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Yanni Fan
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Hello,

I'm back from vacation and catching up on the latest buzz on the YMB.

I was going to post this article before I left but ran out of time. This is an article from The Oregonian printed in the Friday entertaiment section on May 16, 2003.

YANNI'S DEMONS
By Ed Condran

Comedian Chris Rock once cracked that if 10 million people bought the Spice Girls album, why didn't he know anyone who had purchased a copy?
The same line could apply to Yanni. He's sold more than 20 million albums, but it's unusual to hear anyone discussing the finer points of a Yanni disc.

Q: To paraphrase the apt question on the back of your book, what are the chances that a poor kid from the seaside town of Kalamata, who doesn't sing, dance, study, write or read music, becomes one of the worlds's most popular musicians?

A: (Yanni) It's impossible. But I love impossibility. I love when I talk to kids nowadays and tell them, "If I'm able to do what I did, you can do anything." About the only thing I give credit to me is my ability to take pain and my ability to focus.

Q: You took an extensive break after your '98 tour.
A: (Yanni) It was for my mental health. It was for my own good. I really burned out on the '98 tour. The stress got to such a high level.

Q: What did you do during your five-year hiatus?
A: (Yanni) The first thing I did was run away. (Laughs) I went back to Greece, to the place where I was born (Kalamata). I walked away from my career. I did no interviews, nothing. I didn't play piano for one year. I walked the mountains with my dad. I dealt with the pain. I just sat there and said, "I'm not going to leave unless I feel happy again."

Q: Was there a strong possibility that your career was over?
A: (Yanni) Yes. It was a very strong possiblity. I had very serious talks with my father in the mountains. He said, "If you don't write another song as long as you live, you'll be fine." There is a lot of Greek in me. Greeks like to enjoy life. My grandma, who is gone now, I would talk to her and she would say, "Yanni, how are you doing?" I'm in China playing the Forbidden City and she would say, "Yeah, yeah, but how are you DOING? Are you loving life?" Sometimes I would say "No, I'm not. My career is doing great, but I am not happy."

Q: The average person will read this and think, Yanni has it all. What's he whinning about?
A: (Yanni) Of course. That's the irony of it. The irony is called trouble in paradise. You get to paradise and you're not happy. That's more scary than if you're not in paradis and not happy because you hope someday it will get better. What's better than paradise? How can you not be happy?

Q: How depressed were you?
A: (Yanni) Seriously. It was very painful. I dealt with it.

Q: What was the big impediment?
A: (Yanni) It was a lot of things. It was a brainwashing that took place over a peroid of years.

Q: Did the brainwashing have anything to do with Ramtha, which you and Linda Evans reportedly checked out?
A: (Yanni) No. I don't follow anyone. I listen to a lot of things. I study a lot of religions. But I follow nothing. I believe in life. You follow you own path and teach yourself. I've done that my whole life. The brainwashing is a word my dad uses. I was burnt out and I still had about 80 more concerts to do. I was brainwashing myself to make it through it. I was going nonstop for eight years. When the tour finally did end I couldn't figure out which way was up. It was like hanging onto a helicopter blade and it stopped. Now what do I do? I had an extremely successful tour. I didn't know how to enjoy it.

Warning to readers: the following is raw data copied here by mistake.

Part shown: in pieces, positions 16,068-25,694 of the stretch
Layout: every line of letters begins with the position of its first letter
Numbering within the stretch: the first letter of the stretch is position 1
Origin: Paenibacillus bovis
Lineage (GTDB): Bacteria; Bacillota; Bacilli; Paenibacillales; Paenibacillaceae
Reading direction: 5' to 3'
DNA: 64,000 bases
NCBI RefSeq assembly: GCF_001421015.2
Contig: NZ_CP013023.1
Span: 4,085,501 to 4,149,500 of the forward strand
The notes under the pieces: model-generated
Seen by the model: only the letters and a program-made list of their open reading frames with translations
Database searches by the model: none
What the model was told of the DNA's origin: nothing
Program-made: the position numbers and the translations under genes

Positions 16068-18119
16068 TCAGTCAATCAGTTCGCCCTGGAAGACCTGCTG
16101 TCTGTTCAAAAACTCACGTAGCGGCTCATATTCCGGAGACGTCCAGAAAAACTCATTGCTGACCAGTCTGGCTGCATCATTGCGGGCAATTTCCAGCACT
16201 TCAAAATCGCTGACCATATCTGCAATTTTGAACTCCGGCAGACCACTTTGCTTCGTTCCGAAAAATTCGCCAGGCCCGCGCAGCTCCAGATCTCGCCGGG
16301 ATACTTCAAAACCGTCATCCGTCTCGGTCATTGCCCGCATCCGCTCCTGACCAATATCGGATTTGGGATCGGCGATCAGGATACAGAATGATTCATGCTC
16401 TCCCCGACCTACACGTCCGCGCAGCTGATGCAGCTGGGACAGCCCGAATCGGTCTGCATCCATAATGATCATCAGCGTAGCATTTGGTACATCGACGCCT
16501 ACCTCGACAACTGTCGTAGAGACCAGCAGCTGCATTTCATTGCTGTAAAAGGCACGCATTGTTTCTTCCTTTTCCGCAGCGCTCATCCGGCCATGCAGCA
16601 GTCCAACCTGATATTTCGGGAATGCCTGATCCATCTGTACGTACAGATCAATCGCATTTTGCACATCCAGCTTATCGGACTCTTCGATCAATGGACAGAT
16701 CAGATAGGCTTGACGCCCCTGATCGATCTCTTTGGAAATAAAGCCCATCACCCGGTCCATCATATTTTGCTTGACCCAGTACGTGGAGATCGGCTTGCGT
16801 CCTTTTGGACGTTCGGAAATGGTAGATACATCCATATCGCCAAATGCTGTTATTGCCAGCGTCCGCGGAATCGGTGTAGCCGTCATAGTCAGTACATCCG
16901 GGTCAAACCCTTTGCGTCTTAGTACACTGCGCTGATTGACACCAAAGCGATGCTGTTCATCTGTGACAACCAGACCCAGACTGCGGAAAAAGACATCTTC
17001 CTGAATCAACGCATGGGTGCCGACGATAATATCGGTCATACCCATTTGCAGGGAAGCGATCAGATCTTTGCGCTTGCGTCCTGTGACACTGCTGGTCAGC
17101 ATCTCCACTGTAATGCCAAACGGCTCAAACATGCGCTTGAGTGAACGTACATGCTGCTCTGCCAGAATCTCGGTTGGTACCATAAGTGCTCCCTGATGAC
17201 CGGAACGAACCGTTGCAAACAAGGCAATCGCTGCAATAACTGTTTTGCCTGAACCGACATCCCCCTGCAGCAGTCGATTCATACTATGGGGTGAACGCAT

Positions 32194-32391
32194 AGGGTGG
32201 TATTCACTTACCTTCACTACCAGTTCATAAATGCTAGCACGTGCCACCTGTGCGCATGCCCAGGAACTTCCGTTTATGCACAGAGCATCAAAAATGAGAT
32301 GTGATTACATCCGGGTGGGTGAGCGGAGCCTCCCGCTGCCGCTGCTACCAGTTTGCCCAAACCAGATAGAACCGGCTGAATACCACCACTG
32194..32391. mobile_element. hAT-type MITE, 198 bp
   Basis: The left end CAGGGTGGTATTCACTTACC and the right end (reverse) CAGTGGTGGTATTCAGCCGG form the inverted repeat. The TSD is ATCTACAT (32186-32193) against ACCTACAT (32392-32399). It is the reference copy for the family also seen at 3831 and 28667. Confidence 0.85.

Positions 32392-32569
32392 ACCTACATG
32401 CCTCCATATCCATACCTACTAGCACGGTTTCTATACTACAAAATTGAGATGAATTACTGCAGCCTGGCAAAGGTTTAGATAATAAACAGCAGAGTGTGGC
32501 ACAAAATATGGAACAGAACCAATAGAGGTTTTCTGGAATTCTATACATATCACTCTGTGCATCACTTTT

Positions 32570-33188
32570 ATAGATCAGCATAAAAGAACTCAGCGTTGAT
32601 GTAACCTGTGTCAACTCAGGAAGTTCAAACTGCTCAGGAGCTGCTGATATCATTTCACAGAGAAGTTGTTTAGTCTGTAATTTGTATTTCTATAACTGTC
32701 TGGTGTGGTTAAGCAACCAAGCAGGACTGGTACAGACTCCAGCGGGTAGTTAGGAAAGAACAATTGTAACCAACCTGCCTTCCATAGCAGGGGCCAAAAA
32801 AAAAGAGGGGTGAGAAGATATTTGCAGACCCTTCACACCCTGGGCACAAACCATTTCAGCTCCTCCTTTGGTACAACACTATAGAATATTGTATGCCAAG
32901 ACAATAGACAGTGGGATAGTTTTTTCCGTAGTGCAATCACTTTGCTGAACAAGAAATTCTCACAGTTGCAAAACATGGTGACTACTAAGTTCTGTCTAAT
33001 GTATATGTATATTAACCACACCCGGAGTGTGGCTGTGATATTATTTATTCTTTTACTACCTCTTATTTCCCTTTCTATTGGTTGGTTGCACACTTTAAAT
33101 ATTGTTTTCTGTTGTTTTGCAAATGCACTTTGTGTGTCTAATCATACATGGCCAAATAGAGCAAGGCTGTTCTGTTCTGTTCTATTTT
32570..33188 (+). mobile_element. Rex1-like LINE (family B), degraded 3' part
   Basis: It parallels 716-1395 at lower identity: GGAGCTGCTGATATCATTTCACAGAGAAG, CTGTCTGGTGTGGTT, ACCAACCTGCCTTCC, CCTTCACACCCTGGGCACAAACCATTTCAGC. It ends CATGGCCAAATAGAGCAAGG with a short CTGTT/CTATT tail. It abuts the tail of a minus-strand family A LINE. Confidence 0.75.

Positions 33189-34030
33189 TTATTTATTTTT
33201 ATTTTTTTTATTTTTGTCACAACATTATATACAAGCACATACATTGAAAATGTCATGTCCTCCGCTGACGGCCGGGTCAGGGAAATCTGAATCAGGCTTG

Q: Unlike your peers, you didn't lock yourself up in a bedroom all day practicing scales as a teenager. You were an outdoorsman. You were the Greek 50-meter swimming champ at 14. You were a jock.
A: (Yanni) Being an athlete is in my blood. If you study ancient Greece, you will discover that many philosophers were athletes. A healthy mind and a healthy body is something I took to heart. My father said if you want to be an artist, read books, but it doesn't mean you can't have a good body. Thanks to all of my athletic competition I could endure. I could work 15-20 hours straight in the studio with no food. I'm built well. I can take the pain, which I did swimming from 8 to 18.

Q: There are a number of entries from Linda Evans in the book. Are you two still close?
A: (Yanni) Absolutely. She helped me put this tour together. We're very close. I learned a lot from her. She was a wonderful lover and a teacher. She's an incredible human being.

Q: Is there a chance for a romantic reunion?
A: (Yanni) You can never say never, but I would say probably not.

-END-
 
Registered:: March 31, 2003Report This Post
Yanni Fan
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This is awesome!
Thanks for sharing.
 
Registered:: May 01, 2003Report This Post
Yanni Fan
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You're welcome! I thought the Q & A was good.
Yanni was candid and honest as always.
 
Registered:: March 31, 2003Report This Post
Yanni Fan
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Very enlightening interview.
Yanni is very honest, most importantly, with Himself.
Thank You for sharing. good reading.
 
Registered:: December 17, 2002Report This Post
Yanni Fan
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Glad you enjoyed reading it Chris.

I hope more will jump in and read it as well.
 
Registered:: March 31, 2003Report This Post
Yanni Fan
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They should Rudyrara,